Perception is a funny thing.
I had no intention of writing a Part 1a to my recap of my first year of semi-retirement. I planned to move onto Part 2 (spending), Part 3 (earnings) and Part 4 (what’s next). However, I was alerted by a couple of people (including Poopsie) about an unintended perception of Part 1, so I thought I’d address that before moving on.
Last week, I hit publish on Part 1 and expected to receive some very positive feedback. We are by no means a high-traffic blog, but most posts usually get at least a couple of comments. I didn’t get any comments on Part 1. I was surprised, but I don’t write the blog for comments so didn’t give it too much more thought. A few days after it published, I got some feedback from Poopsie and another reader of the blog: both told me that they were surprised by the negativity of the post. Poopsie said that usually I write quite up beat posts but this one wasn’t really.
This is not a problem in and of itself except for that fact that I thought I had written a positive and upbeat post.
I didn’t want to gloss over the fact that semi-retirement (or early-retirement) doesn’t solve all of your problems but I did want to emphasise that semi-retirement had been incredibly positive for me and on the whole I have loved it.
If that didn’t come across to you, as a reader, then I do apologise. That certainly was not my intention.
The past year has been a fantastic one. I can’t think of another period in my adult life where I have been as content, relaxed or happy. Sure, there have been many periods of happiness, but none so sustained and none that made me feel so at ease. To be honest, had I known how much I would enjoy semi-retirement, I would have done it earlier.
I have a fairly positive (privileged) view about money and my ability to earn it. I think I will always be able to earn money (barring a tragedy of some sort), but we all know we will never get our time back. So in hindsight, I would have semi-retired earlier, knowing I could continue to fund my retirement albeit at a slower pace. But the time back would be irreplaceable.
Full early retirement for both Poopsie and I has always been the goal, but now I’m not sure. This semi-retired lifestyle is a great one and we both think it’s a balance we would want to keep up for a while. Poopsie of course remains full time employed (two more years of child support) but after that, perhaps we will take an extended break together, possibly even travelling if we’re not still in a pandemic, and then return to part-time work that challenges us and that we enjoy.
Semi-retirement has been a source of happiness for me, and I am sure it would be for many, many people. If I haven’t made that clear in my writing, that was unintentional. I hope that on the blog this year, I can motivate readers interested in semi-retiring to prioritise it as a goal – you won’t regret it!
That’s weird… I thought it was a very positive piece.
I can certainly confirm that full retirement is pretty damn awesome too!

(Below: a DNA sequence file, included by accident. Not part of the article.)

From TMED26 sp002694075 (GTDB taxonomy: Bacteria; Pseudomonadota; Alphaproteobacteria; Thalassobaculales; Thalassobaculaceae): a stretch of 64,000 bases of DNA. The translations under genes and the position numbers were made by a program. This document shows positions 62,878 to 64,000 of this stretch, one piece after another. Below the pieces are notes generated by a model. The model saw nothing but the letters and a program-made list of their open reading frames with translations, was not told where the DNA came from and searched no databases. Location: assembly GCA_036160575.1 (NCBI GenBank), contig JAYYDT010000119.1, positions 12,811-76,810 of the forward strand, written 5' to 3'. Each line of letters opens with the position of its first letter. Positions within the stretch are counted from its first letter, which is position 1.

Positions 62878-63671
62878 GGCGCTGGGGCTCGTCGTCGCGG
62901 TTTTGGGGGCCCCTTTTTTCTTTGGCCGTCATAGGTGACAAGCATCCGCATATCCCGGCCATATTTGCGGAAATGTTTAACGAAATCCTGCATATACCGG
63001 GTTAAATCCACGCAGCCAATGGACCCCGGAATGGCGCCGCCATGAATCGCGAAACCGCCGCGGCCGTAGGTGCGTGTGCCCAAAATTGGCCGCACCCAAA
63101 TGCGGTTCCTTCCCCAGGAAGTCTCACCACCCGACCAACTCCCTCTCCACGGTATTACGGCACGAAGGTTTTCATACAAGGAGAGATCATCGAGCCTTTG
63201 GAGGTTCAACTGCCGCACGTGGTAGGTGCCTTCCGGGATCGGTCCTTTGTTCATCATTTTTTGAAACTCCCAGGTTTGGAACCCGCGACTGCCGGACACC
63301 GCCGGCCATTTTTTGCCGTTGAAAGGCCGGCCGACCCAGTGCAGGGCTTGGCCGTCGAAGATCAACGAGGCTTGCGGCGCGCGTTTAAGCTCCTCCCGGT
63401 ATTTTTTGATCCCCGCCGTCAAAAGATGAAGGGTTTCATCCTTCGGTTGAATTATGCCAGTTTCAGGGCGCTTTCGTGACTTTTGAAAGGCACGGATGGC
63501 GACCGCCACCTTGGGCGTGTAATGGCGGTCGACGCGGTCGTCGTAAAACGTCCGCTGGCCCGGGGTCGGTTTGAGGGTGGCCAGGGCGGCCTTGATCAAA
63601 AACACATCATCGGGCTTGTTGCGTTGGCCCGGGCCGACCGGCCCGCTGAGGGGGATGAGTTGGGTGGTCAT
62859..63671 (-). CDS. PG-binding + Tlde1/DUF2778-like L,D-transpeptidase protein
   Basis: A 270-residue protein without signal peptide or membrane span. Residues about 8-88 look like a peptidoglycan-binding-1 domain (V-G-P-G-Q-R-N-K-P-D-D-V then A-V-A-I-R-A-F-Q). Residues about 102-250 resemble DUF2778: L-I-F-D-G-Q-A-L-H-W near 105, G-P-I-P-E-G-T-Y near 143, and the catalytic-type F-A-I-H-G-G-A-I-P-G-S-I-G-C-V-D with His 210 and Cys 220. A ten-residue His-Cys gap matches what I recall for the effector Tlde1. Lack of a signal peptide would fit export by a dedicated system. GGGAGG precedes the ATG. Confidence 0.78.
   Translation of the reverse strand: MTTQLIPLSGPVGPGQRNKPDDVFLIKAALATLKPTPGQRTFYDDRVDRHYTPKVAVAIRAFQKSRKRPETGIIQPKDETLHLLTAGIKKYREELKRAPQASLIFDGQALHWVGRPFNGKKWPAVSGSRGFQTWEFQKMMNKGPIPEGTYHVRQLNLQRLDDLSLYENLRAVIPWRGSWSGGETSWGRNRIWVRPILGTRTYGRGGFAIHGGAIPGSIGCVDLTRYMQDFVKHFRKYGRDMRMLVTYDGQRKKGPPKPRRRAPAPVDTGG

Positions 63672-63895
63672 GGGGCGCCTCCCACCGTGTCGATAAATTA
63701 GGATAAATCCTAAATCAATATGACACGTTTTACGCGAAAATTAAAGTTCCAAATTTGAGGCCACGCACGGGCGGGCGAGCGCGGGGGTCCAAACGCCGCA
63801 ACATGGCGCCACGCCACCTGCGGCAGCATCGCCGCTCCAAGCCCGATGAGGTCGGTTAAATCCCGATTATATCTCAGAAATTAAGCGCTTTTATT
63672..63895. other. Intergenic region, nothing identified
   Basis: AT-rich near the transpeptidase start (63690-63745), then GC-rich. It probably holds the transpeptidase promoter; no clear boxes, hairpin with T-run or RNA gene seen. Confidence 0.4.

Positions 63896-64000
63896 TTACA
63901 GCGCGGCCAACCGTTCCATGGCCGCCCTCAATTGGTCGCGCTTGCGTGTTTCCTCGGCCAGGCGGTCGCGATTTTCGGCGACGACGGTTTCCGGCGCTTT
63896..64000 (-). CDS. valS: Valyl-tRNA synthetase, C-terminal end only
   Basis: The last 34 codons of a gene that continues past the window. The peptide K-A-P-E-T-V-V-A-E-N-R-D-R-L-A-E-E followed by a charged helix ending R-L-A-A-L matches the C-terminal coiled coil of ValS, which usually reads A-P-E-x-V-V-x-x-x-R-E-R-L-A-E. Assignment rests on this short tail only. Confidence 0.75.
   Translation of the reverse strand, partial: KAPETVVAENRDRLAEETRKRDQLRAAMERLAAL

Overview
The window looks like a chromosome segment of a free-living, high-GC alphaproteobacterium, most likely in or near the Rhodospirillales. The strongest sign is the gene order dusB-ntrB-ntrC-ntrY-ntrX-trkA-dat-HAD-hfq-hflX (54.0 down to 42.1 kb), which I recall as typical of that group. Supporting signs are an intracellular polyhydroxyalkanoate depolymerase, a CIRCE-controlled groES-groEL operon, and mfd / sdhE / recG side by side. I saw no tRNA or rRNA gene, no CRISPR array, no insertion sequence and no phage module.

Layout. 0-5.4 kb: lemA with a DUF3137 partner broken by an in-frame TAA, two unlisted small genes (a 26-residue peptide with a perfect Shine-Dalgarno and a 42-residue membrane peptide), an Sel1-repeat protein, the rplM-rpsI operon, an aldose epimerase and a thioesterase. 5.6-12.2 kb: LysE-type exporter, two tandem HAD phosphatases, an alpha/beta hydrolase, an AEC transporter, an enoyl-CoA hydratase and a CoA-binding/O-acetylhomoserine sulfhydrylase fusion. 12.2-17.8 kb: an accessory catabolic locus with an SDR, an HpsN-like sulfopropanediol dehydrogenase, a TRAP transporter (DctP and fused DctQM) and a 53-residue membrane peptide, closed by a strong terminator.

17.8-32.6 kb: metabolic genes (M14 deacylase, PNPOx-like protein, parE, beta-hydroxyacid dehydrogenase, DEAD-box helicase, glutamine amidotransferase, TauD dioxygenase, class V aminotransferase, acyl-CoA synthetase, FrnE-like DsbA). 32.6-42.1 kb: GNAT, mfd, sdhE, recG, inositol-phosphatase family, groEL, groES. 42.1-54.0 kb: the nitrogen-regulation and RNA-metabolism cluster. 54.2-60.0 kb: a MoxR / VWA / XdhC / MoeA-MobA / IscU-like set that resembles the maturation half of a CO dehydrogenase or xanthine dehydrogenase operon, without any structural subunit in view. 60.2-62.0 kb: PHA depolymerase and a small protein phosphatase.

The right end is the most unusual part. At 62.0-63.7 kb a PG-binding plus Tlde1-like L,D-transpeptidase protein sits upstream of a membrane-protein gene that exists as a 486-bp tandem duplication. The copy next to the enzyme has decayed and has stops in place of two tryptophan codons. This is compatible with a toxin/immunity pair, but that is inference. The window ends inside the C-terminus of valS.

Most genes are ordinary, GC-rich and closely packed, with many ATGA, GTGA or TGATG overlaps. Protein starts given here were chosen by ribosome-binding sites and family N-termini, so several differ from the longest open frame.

Thanks for the confirmation, Frogdancer! Also, I am loving reading along with your full retirement adventures. I am a bit slack so usually don’t read for a while and then binge read a few posts and it sounds so great! Can’t wait to join you there one day.
People will read your posts through their own lense.
I actually thought for the most part it was a positive post and quite a good reflection on what a year off could offer. Some time for more deep thinking and introspection.
The one part that perhaps felt a bit less upbeat to me was where you said you didn’t have anything ‘exciting’ to report and you should be doing amazing things. With everything the world has gone through the past 2 years, I hope to see more people realise that life isn’t just about the shiny things, but about the real everyday stuff too.
I didn’t comment on your last post as I was being slack, nothing at all to do with you.
Thank you for sharing so openly about your journey as always.
Wise words, Miss Balance. You’re right, everyone will probably read my posts a bit differently.
You’re right about life being mostly about the everyday stuff, that’s a good way of putting it. I wanted to convey this because I probably thought it would be a little less about that when I first began. Everyday stuff is still good, but it’s not super exciting.
Ha, I am the world’s slackest commenter (and comment replier, hence why I am only replying to you now), so I hear ya!
I also didn’t read anything particularly negative in your Part 1 post and, like Miss Balance, I read it but just didn’t get around to commenting on it.
Everyone’s retirement/semi-retirement journey is different and I am enjoying being along for the ride on yours. Keep up the informative posts.
No worries, Ozstache, I am a terrible commenter and replier!
Glad you’re enjoying the posts 🙂
Oh, I didn’t think it was negative at all! And I just left a comment before reading this post 🙂 I love reading what others do in semi or full retirement – I want to be as prepared as possible, haha! and I really like your not wanting to stick to a schedule and just be. And read or binge on a series. Nothing wrong with that AT ALL!! That is what I’m aiming for
I definitely haven’t completely shaken the need to be productive, but I am getting better at it. Reading is my true love so I am always happy to make time for it, and so will you very soon!